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Friday, 1 February 1974


You are welcome, Ladies and Gentlemen, and we are honoured to receive the participants in the Parliamentary Conference of the Association between the European Economic Community and the Associated African States, Madagascar and Mauritius. Yes, this meeting of two continents, at the level of those who are qualified to discuss the political and economic trend of their country, takes on deep significance. It seems to us to express, prepare and carry out already, to some extent, the broad organic cooperation we have so often called for.

We take care not to judge the technical means, the elements of conventions that must assure this cooperation or bring about its progress. But we remain firmly convinced that countries cannot act in isolation today, with the partner of their choice, without considering those to whom they are bound in natural solidarity. The need is felt more and more to incorporate the bilateral or multilateral agreements in a programme of world collaboration, as we expressed the wish in our encyclical ‘Populorum progressio" (cf. n. 52). In this plan of world collaboration, the relations between the European Community and the whole of Africa can appear as a privileged stage brought about by proximity helping one another, and the multiple cultural, economic and religious bonds that connect the two continents and which, thank God, have left the stage of dependency behind. And you, Members of Parliament, you can do a great deal to promote mutual knowledge of problems, study them together, create an atmosphere of trust, drive home to the public opinion of your countries and your governments the urgency of this solidarity, in short, prepare the conditions without which agreements would be illusory.

We have already, over eight years ago, paid tribute to such a delegation, Today the situation makes your work even more useful. For the circumstances are serious on both sides. The obstacles that Africa is meeting with on its way to full development, the energy crisis, the monetary and economic problems of Europe, make it even clearer that closed national economies, which are self-sufficient, can no longer exist. The nations are becoming more aware of their possibilities and their limits, and are in search of new ways.

How shall we act in this historic moment? In view of the hardness of the times, some people may be tempted to withdraw within themselves or fall black on powerful friends to solve their own problems in the first place. They will also think it impossible to develop the solidarity that has begun to take shape, by adding to the sacrifices, already very heavy ones, that have to be made today. It is true that the situations are often delicate. But the fundamental questions cannot be avoided for this reason: can we really give weight to the redaction of some people’s comfort when the lives of others are at stake? Will the poor bear the cost of this situation, finding themselves poorer than ever? The pursuit of profit alone, overproduction, and overconsumption, must not constitute the aim of society. They do not ensure essential human values.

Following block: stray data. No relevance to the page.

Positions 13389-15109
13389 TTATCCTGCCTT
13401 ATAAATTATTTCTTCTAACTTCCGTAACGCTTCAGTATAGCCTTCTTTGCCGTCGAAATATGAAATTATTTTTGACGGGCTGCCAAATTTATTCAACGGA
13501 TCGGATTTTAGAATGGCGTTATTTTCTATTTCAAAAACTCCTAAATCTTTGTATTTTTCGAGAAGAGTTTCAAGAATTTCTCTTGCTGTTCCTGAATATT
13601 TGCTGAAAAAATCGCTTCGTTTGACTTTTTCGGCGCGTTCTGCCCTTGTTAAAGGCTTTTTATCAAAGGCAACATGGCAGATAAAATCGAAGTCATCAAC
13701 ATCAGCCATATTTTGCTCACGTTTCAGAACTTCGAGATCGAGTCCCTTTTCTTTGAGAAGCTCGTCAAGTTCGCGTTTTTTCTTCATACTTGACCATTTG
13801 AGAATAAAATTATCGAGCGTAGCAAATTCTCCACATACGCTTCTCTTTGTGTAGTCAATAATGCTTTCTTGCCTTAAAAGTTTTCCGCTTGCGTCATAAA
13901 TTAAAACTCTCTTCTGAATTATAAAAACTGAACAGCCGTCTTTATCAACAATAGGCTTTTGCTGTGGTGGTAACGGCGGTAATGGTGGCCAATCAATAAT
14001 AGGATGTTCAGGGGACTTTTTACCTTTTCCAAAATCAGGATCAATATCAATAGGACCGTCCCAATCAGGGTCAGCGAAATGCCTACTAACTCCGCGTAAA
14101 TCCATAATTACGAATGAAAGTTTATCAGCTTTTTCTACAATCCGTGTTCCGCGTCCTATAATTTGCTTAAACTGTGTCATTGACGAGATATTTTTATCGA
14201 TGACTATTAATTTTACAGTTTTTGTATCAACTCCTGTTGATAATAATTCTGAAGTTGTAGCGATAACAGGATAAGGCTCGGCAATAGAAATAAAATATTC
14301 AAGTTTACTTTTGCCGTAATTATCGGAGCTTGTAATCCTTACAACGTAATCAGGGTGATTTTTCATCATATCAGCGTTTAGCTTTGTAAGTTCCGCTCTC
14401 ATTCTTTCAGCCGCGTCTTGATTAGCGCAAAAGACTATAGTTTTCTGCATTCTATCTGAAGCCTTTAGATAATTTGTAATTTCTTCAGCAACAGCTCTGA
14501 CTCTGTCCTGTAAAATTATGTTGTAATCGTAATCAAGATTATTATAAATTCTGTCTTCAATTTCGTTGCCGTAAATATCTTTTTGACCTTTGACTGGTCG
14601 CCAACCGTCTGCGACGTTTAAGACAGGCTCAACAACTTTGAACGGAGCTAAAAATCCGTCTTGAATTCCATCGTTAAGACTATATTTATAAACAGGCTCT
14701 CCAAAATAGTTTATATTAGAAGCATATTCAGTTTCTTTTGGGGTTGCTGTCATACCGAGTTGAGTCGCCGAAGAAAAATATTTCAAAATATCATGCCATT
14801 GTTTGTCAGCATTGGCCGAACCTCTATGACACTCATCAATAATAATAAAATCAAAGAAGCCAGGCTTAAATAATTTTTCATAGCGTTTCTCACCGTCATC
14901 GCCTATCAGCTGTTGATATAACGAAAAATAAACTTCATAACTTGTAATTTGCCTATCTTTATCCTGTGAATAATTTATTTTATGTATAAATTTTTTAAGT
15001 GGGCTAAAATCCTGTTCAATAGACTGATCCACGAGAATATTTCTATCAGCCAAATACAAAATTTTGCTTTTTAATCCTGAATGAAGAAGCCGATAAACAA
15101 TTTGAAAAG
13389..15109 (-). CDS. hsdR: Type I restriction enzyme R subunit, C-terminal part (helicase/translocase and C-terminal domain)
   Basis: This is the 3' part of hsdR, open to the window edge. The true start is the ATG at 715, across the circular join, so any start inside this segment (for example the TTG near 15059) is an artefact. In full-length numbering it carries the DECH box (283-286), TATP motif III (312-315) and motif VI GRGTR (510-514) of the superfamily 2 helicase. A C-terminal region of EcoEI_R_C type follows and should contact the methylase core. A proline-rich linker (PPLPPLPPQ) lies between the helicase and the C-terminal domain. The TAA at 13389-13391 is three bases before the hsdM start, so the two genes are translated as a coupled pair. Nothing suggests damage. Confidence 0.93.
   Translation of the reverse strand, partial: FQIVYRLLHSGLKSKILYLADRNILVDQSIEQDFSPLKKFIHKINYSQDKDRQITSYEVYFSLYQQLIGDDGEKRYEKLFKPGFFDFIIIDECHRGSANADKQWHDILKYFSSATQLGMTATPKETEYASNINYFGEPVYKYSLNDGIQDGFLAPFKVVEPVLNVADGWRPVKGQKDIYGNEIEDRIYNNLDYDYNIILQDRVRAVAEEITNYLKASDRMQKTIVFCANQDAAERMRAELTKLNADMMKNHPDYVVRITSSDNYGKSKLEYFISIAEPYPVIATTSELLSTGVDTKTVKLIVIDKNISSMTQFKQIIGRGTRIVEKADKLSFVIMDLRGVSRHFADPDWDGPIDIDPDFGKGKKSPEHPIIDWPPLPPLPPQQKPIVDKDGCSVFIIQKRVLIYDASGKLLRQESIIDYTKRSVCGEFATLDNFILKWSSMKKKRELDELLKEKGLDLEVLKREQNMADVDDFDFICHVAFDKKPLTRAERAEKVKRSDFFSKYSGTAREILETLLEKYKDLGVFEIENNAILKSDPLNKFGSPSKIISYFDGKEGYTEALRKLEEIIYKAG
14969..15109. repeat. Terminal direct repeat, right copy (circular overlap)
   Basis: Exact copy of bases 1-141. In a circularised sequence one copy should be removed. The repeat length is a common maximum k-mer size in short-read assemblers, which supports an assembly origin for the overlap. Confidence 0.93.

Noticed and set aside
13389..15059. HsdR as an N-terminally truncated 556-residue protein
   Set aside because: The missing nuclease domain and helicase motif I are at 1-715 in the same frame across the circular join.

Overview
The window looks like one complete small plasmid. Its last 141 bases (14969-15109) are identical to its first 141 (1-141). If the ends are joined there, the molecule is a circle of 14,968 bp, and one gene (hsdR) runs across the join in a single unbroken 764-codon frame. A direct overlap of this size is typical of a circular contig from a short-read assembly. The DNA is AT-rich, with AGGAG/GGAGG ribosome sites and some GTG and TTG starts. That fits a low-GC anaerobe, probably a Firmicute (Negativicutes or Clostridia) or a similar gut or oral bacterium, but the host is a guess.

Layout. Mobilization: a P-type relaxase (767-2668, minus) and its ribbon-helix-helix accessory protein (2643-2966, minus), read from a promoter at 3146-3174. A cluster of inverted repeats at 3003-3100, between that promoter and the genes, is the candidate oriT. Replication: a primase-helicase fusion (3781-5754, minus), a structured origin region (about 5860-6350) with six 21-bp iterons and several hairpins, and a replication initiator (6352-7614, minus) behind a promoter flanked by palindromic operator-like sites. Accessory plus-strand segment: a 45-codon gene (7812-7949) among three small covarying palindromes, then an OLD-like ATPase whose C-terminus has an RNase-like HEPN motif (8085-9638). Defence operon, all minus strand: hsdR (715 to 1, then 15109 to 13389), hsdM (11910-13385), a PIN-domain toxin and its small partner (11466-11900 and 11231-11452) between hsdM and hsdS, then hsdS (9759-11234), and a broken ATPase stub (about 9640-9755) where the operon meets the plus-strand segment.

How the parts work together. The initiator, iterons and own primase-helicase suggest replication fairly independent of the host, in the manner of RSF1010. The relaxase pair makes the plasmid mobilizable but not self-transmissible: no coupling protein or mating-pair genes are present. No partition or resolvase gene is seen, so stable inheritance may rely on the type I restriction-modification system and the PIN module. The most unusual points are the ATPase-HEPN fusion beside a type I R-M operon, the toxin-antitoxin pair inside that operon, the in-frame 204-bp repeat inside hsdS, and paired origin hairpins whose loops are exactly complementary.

We wish to believe, on the contrary, that this moment will be the moment of wisdom: the one of courage and creativity, the one, perhaps, of accepted austerity among the better off; the one, above all, of more intense cooperation among European countries, among African countries, and between both continents, to the benefit of all. We must struggle against discouragement, shake off our narrow perspectives, believe that solidarity is possible, that it alone offers a long-term human solution. Is it not time to invent new types of relations between the developed and the developing countries? Yes, we hope that this year, when many trade agreements are to be revised, will hasten the establishment of renewed conventions, really fair ones, respectful of the dignity of the partners and on equal terms.

And we must add if reasons of economic interest, even if reciprocal and well understood, may be a stimulus, they cannot suffice. History shows, on the contrary, that purely economic perspectives lead to an impasse. Deeper mutual help is necessary, based on a consideration of everything that makes up the riches and honour of the partners, of their real needs. In short, we wish also for cultural ties, spiritual ties and let us say the word, friendly ties. A certain common destiny must be lived now on the scale of continents, and the Association you represent must contribute, it seems to us, to serving it.

Those among you who share our Christian faith will remember the words of the Apostle John: "And now, suppose that a man has the worldly goods he needs, and sees his brother go in want; if he steels his heart against his brother, how can we say that the love of God dwells in him’," (1 Jn 3, 17). May we be able to say with him: "Remember that we have changed over from death to life, in loving the brethren as we do" (ibid. 3, 14), The Creator calls all men to widen their heart to the new horizons he opens up to them. He invites us to do everything in our power in order that greater justice may reign among men. We beg Him to assist you in your efforts of collaboration and to bless your persons with all those who are dear to you.

*ORa n.7 p.4.


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